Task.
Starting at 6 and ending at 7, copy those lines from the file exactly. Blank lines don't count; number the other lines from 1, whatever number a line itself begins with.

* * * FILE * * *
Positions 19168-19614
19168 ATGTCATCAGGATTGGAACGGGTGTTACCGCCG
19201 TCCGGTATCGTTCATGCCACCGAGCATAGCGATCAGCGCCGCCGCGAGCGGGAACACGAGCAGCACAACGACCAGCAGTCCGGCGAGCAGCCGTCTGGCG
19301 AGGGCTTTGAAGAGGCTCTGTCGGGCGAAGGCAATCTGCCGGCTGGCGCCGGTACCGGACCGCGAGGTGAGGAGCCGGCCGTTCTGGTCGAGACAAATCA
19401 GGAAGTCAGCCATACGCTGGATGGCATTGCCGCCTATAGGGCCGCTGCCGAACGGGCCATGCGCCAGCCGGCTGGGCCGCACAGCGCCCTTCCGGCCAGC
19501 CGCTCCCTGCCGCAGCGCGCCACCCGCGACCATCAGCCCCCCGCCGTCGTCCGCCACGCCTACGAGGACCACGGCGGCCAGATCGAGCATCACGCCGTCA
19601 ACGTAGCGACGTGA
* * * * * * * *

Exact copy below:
19501 CGCTCCCTGCCGCAGCGCGCCACCCGCGACCATCAGCCCCCCGCCGTCGTCCGCCACGCCTACGAGGACCACGGCGGCCAGATCGAGCATCACGCCGTCA
19601 ACGTAGCGACGTGA